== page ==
from my table: eton mess
Once upon a time, when I lived across the pond, I did something kind of odd.
I’m one of those people that plans for my future in small ways, mostly so when “then” becomes “now“, I won’t feel so overwhelmed. When I see something I like, I’ll think, “Someday, when I get married or have children, I would like that or do that or read this.” So I pick it up, take it home and store it away for those proverbial rainy days.
I’ve been told this is weird.
Anyway, back to my story.
So I was in London shortly after arriving in the UK, puttering around the Tower of London with my friends. We wandered into the gift shop outside the Crown Jewels and I saw something that caught my eye: a tiara. Not a gaudy, prom queen-esque one (such as the one I was forced to wear by my sisters on my 21st birthday), but a delicate, subtle and classy one. I’ve never been much for princesses or tiaras, but I took an immediate liking to this one. I didn’t know what I would do with a tiara at that moment in my life, but I thought, “Someday, when I get married, it would be special to have something like that to wear, as a token of this part of my life.”
Since I had just arrived in the country and didn’t think it necessary to drop £40 on something I didn’t really need (or make my new friends think I was completely mad), I decided when I came back at the end of term with my parents, if it was still there, I would buy it.
Months passed and I forgot about the tiara. Then came May, when my parents came to visit and we headed down to London. As we walked through the Tower of London, I remembered my vow. When we eventually went into the gift shop, I looked up and there it was, waiting for me. So I bought it.
And it has sat in my closet for five years.
To be honest, I’m not the same person I was at 21 and have no desire to wear a tiara when I get married.
So I have no clue what it’s for now.
But I’ll figure it out.
I tell this story as a lead-in to this week’s recipe for Eton Mess — a traditional English dessert that was given a modern update by former Royal Chef Carolyn Robb and featured in the last issue of Where Women Cook. She noted it was a favorite of Prince William’s and as such, I knew I had to make it to celebrate the Royal Wedding.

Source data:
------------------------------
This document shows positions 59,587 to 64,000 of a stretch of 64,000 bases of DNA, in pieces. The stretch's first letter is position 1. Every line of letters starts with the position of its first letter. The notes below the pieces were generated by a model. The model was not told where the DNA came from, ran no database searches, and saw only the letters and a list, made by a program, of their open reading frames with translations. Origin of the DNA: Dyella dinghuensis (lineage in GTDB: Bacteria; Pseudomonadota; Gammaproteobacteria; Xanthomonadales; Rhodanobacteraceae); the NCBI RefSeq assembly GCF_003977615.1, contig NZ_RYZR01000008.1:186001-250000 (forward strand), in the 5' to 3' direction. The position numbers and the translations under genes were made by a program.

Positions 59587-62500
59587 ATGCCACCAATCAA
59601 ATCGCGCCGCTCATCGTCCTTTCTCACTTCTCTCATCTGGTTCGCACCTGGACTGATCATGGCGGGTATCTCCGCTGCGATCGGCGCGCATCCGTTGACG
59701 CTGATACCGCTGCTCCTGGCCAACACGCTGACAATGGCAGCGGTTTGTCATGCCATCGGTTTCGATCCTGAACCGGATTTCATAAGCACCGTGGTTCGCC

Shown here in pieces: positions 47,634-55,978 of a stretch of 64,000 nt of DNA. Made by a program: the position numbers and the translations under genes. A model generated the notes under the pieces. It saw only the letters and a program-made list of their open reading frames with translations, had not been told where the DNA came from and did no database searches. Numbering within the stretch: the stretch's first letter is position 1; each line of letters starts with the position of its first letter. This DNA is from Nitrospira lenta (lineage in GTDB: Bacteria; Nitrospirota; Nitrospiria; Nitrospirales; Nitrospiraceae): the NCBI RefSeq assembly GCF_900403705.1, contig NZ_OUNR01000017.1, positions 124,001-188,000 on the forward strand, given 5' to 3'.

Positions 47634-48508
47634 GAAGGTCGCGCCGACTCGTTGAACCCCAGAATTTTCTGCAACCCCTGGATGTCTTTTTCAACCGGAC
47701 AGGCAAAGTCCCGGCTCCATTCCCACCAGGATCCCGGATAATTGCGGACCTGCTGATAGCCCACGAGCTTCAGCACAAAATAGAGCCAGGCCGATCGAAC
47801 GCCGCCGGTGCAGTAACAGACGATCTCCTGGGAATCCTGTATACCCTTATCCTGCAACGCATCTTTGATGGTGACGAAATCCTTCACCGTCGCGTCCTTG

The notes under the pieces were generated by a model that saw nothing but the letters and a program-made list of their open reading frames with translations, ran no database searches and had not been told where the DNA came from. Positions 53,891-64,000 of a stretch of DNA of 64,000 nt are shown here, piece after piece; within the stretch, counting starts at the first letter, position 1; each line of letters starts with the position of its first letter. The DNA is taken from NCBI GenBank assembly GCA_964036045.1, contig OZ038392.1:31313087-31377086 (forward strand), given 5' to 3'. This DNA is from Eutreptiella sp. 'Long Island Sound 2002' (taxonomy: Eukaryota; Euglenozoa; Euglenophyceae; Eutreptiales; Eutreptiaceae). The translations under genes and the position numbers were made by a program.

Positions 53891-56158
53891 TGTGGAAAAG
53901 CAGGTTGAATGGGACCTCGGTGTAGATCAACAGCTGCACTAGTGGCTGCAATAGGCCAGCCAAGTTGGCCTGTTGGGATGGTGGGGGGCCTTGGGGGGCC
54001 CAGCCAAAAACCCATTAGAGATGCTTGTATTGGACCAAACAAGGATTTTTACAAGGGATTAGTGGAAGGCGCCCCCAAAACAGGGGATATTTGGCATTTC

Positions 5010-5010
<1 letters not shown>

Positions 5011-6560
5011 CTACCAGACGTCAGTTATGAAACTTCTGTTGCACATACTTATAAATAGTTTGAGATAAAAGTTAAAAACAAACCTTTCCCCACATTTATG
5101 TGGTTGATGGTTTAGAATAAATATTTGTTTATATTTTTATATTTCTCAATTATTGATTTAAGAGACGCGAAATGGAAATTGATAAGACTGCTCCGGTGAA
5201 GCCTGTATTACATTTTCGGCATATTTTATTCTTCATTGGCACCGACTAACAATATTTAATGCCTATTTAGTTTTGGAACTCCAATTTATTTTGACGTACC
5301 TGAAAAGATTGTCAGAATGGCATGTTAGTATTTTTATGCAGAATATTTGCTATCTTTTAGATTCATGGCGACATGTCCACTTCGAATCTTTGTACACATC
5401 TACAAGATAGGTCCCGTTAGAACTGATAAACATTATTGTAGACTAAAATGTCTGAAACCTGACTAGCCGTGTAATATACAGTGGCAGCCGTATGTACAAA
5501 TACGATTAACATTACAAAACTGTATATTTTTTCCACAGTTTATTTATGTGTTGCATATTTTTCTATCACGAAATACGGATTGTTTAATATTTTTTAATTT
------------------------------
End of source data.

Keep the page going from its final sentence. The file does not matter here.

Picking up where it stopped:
As a hardcore Anglophile, I was admittedly totally swoony over the whole affair. I sniffed, my heart went pitter-pat, I spent more time on the Daily Mail website than I would like to admit. I know it’s overpriced and over-hyped and whatnot, but there was something so very sweet about it. The handsome prince, the beautiful “commoner”, the fairy tale wedding; but mostly, a celebration simply of two young people who love each other and represent that part of us that longs to find and celebrate the beauty of love and hope. Along with the DVR and my parents, we toasted Wills and Kate with this delicious dessert, which left us licking out our bowls in a not-so-dignified way. My mother wore my tiara and we enjoyed indulging that part of us that still believes in fairy tales.
So whether or not the Royal Wedding stirred your fairy tale fantasies, this delightful dessert will certainly tickle your fancy.
3 egg whites, at room temperature
3 oz. granulated sugar
3 oz. brown sugar
A few drops of vanilla extract
4 oz. raspberries
2 tbsp. confectioner’s sugar
1/4 tsp. lemon juice
8 oz. mixed berries (strawberries, raspberries, blueberries)
1 c. heavy cream
2 tbsp. confectioner’s sugar
1/2 c. marscarpone cheese
Handful of very finely chopped fresh mint
A few extra mint leaves for garnish
Confectioner’s sugar for dusting
Preheat the oven to 325°F. Line two baking trays with parchment paper.
In a clean, dry bowl, whisk the egg whites to a stiff peak stage; they should be glossy and stand in firm peaks. Add the granulated and brown sugar gradually, whisking for about 5 minutes, until the mixture is thick and glossy and stands on its own. Add the vanilla extract.
Using a piping bag and a medium star tip, pipe the mixture into small meringues. (If you prefer not to pipe, you could easily use two spoons and make small mounds.) Bake for about an hour, till they are light brown, crisp and firm; they should lift easily off the paper. Once they are done baking, turn the oven off and let the meringues remain inside to dry out further.
To make the raspberry sauce, place the raspberries, confectioner’s sugar and lemon juice in a small pan. Cook just until the raspberries are soft and beginning to fall apart. Whiz it up using an immersion blender or in a food processor, then strain through a metal sieve to remove all the seeds. (This works best if you use the back of a large spoon and work the pulp through the strainer.) You should end up with about a 1/2 cup of puree. Set aside.
Wash and dry the mixed berries. Alternately, if you’re like me and fresh berries aren’t in season in your area yet, you can use thawed frozen berries. They aren’t as pretty, but they taste better than the watery, overgrown fresh berries from the store. Whip the cream until thick, then add the sugar, marscarpone and chopped mint, whipping until just combined.
Assemble the desserts in either one large bowl or in individual glasses. Layer up the fruit and cream alternately with the meringues and a drizzle of the raspberry puree, finishing with cream. Garnish with fresh mint and a quick dusting of powdered sugar. A treat fit for a princess (as you can clearly see below…)!
Makes 4 servings